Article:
and, after an imposing list of the doctor's medical authorities, a droll line tells us that his study was but “ litel on the Bible.” But his severest satire is reserved for the monks and priests, with whom he is no more in love than when he beat the friar in Fleet Street, and their hypocrisy and lack of spirituality are described with zest.

He tells us of a "gentil pardonere" or seller of indulgences, who, brimful of pardons, came from Rome all hot, who carried in his wallet the Virgin Mary's veil, and a part of the sail of St. Peter's ship, and in a glass he had "pigges bones” for relics, and with these he made more money in a day than the poor parson did in two months.

His description of the parson, a simple man of God, is considered one of the best ::

“A good man there was of religion,
That was a poore parson of a town,
But rich he was of holy thought and werk;

He was also a learned man, a clerk,
That Christe's gospel truly woulde preach:
His parishens devoutly would he teach.
Benign he was and wonder diligent,
And in adversity full patient.
Wide was his parish, and houses far asunder,
But he ne left nought, for no rain nor thunder,
In sickness and in mischief to visit
The farthest in his parish much and lite,
Upon his feet, and in his hands a staff;
This noble ensample to his sheep he yaf,
That first he wrought and afterward he taught.
To drawen folk to heaven with fairness,
By good ensample, was bis business;
But it were any person obstinate,
What so he were of high or low estate,
Him would he snibben sharply for the nones;
A better priest I trow that no where none is.
Ile waited after no pomp or reverence;
He maked him no spiced conscience;
But Christe's lore and his apostles twelve
He taught, but first he followed it himselve."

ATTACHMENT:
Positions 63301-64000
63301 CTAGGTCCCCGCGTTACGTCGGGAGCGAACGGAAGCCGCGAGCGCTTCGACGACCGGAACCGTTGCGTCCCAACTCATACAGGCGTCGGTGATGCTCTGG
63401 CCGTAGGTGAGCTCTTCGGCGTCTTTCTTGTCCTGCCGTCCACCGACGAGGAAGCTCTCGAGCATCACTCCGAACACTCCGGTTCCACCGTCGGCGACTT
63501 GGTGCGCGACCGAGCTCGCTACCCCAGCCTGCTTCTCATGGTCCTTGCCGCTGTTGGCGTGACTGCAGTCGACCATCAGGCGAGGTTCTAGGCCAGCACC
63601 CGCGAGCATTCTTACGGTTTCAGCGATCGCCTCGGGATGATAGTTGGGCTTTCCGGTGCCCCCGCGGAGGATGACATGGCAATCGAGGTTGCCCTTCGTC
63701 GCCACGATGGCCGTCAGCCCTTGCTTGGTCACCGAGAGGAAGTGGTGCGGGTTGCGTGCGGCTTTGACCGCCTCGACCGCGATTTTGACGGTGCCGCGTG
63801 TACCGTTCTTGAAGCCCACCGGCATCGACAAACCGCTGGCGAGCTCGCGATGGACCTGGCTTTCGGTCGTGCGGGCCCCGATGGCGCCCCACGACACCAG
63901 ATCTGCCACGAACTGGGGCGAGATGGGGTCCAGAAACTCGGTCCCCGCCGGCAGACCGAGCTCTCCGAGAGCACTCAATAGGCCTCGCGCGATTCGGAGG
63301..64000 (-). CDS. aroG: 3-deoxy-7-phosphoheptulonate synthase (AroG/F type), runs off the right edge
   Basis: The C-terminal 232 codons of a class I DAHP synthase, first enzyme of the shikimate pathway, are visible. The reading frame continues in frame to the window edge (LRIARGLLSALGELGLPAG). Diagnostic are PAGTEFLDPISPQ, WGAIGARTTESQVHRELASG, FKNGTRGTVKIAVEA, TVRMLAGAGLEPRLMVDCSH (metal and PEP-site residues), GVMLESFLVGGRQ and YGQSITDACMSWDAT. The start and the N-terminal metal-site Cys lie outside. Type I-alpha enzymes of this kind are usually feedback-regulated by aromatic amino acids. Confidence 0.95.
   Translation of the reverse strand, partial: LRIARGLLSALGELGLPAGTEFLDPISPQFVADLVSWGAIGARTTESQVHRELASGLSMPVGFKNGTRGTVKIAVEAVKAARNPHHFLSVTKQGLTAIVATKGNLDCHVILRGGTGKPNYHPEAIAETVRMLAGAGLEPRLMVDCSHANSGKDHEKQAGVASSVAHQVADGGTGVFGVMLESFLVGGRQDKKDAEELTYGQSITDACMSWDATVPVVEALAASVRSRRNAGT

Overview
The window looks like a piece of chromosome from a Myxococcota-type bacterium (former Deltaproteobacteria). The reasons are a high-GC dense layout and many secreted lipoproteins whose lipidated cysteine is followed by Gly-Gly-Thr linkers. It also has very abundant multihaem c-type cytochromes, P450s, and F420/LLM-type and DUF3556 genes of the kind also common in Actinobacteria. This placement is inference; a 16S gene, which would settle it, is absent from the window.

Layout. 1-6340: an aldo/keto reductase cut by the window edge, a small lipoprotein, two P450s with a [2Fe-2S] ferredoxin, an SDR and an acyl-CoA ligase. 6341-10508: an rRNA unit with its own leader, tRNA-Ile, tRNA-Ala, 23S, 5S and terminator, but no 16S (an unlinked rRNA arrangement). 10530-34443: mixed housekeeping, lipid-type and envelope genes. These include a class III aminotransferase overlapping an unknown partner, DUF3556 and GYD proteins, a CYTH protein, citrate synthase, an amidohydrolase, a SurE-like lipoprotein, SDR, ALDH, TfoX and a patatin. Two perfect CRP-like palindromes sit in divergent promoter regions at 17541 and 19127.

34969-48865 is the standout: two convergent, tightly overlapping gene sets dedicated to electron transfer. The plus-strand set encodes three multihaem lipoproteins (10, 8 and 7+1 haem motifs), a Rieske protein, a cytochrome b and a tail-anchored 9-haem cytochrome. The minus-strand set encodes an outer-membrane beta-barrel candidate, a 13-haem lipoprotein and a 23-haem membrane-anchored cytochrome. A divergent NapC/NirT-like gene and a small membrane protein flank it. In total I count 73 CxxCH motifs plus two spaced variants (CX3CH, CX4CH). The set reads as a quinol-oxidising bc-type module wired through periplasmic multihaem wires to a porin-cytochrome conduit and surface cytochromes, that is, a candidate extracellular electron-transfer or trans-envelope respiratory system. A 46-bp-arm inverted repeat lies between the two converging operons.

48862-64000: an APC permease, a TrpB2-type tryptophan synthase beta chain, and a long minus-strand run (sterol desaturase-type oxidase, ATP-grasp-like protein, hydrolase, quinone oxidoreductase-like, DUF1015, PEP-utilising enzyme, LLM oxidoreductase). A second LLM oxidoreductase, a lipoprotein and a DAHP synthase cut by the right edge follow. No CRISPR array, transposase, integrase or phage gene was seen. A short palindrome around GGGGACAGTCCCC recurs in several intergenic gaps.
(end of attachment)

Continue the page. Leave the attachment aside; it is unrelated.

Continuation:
I would like to give you the whole description of the pretty Prioresse

“That of her smiling was full simple and coy."
“Full well she sang the service divine,

Entuned in her nose full sweetly.

At meate was she well y-taught withal,
She let no morsel from her lippes fall.

But for to speaken of her conscience,
She was so charitable and pitous,
She would weep, if that she saw a mouse
Caught in a trap, if it were dead or bled;
Of smale hownds, had she that she fed
With wasted flesh and milk and wastel bread,
But sore wept she if one of them were dead;
Or if men smote it with a yerde smart,
And all was conscience and tender heart."

Though she had renounced the world and its pleasures, she had not given up all womanly love for ornaments, for

“Of smale corall about hire arm she bare
A pair of bedes gauded all with grene,
And thereon hung a broche of gold ful shene,
On whiche was first y-written a crowned A,

And after, Amor vincit omnia." How different is his description of the wife of Bath, a plain, vulgar, full-faced, well-dressed dame, who rode her horse like a man; had spurs on her feet, and a hat on her head as “broad as a buckler :"

“In all the parish, wif ne was there none
That to the offring bifore hire shulde gon;
And if there did, certain so wroth was she
That she was out of alle charite.
Her coverchiefs (head-dress) weren ful fine of ground,
I dorse swere they weyden a pound,
That on the Sonday were upon hire hede;
Her hosen weren of fine scarlet rede.
Full straite iteyed, and shoon ful moist and newe;
Bold was hire face, and fayre, and red of hew.
She was a worthy woman all hire live,

Husbands at chirche dore, had she had five.” But of course I do no justice to these mental photographs by clipping here and there, and you will enjoy looking up these shrewd and skilful pictures. The original plan of Chaucer would have required at least sixty tales, with prologues, interludes, local descriptions, and sidescenes. Only twenty-four stories were completed; these contain 17,000 lines, and his other works exceed this number. It may give a better idea to mention that “Paradise Lost” contains but 10,575 lines, and the whole of Virgil but 12,497. The Tales are written both in prose and poetry, are both serious and comic, to suit the person from whom they came. “The Clerke's Tale” is perhaps the best of all, which Chaucer owned he had taken from Petrarch, and